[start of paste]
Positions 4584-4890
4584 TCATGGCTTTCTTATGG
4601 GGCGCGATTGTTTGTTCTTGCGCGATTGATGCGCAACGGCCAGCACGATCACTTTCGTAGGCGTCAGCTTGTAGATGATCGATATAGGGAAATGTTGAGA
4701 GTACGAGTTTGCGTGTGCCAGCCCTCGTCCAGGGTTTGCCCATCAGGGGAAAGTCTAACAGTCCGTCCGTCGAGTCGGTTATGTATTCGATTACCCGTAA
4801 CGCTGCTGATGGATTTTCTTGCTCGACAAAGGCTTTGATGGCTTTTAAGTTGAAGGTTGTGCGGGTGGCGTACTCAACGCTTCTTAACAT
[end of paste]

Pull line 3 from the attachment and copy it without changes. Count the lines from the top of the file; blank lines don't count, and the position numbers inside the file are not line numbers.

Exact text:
4601 GGCGCGATTGTTTGTTCTTGCGCGATTGATGCGCAACGGCCAGCACGATCACTTTCGTAGGCGTCAGCTTGTAGATGATCGATATAGGGAAATGTTGAGA